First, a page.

Jonathon Wilson currently working as a Level Designer at Hangar 13 Games. He has worked on a variety of games across multiple genres and platforms including Shu, Esper, Augmented Empire, They Suspect Nothing, Shadow Point and most recently, Mafia: Definitive Edition. We asked Jonathon, some key questions about getting into the games sector.
Explain your role like I'm 5 years old
As a level designer, I am responsible for designing and building different scenarios that players will experience as they progress through a game. I have to come up with the level layout, identify the required gameplay, as well as script level logic, which is the stuff that the player can do in the level.
Creating a level involves working with many departments, including art, animation, programming, and writers, to identify and produce all the content that will be required to create the intended experience. It is then the level designer’s responsibility to take all that content and assemble it within the level layout in a way that ensures players will still understand what they need to do and how to navigate the environment.
Take us through your average day at work
This one is a little tricky, as what a level designer does day to day will change depending on where a project is in development. Early on, you will mainly focus on locking down the design; this will include things like defining the level layout, major gameplay beats, and the required assets. Traditionally, this starts with some kind of paper design, map sketches, gathering reference images, research, and a brief level breakdown that details the high-level objectives.
Once you know what the intended design is and you have an idea for the level layout, you will then create a rough version of the level, which is normally referred to as a blockout. From this point, there is usually a lot of testing and iteration done on the layout and required logic until it is eventually locked and sent to art to start finalising the environment.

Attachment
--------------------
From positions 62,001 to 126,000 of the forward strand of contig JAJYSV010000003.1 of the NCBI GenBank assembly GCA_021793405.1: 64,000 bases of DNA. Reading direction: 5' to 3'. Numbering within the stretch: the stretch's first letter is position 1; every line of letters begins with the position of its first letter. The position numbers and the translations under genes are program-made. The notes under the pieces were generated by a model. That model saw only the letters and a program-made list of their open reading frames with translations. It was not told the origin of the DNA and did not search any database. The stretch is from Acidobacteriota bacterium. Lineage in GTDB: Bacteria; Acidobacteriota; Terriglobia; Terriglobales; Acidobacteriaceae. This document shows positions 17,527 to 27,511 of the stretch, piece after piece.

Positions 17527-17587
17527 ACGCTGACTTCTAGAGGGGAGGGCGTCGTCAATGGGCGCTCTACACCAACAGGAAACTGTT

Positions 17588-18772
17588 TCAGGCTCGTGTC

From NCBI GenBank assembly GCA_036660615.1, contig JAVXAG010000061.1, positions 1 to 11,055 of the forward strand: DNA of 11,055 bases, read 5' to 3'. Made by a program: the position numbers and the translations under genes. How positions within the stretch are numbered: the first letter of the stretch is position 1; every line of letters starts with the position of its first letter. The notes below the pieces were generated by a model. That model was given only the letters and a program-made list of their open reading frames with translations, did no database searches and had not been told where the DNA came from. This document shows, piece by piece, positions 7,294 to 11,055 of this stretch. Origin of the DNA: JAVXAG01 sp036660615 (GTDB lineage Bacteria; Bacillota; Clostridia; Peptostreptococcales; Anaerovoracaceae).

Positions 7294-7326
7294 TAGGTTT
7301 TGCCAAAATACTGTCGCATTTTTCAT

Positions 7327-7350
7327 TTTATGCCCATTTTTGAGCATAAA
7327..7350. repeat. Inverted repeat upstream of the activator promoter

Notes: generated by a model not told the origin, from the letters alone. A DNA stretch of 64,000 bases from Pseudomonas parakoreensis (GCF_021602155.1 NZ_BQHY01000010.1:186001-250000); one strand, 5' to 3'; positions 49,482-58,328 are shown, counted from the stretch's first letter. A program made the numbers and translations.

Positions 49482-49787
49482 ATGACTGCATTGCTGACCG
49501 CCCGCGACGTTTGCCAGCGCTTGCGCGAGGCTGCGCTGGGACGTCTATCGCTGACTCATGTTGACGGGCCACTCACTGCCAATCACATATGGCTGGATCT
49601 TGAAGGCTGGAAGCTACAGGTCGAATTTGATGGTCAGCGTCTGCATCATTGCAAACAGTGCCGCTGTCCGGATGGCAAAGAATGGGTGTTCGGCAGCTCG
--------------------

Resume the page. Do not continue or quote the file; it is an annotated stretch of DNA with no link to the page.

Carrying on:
At this point, the focus shifts toward scripting, content implementation, and maintaining the levels of overall stability. All of this work is carried out in a game engine, so that is what I spend the majority of my days using during development.
One thing that is consistent day to day, regardless of the development phase, is constant communication. I will speak with other departments daily; this can be to check on the status of requests, find out about any changes that might have an impact on design content or to resolve any issue that might have come up.
What was your educational and career journey into your current role?
I knew from a young age that I wanted to work in games, but in school, I didn’t know if it was possible or even how to go about it. So when it came time to go to college, I started searching for games courses. At the time, there weren’t a great deal of dedicated games courses out there, but I found a BTEC in Media Production that was focused on games at Newcastle College.
I then went to university to study Computer Games Design and Production. It was here where I found my passion for level design. Getting a degree certainly helped to keep me focused on games, but I wouldn’t say that it is essential to securing a job in games. It is just one of many routes you can take to find a job in games.
What is it about your role that you love?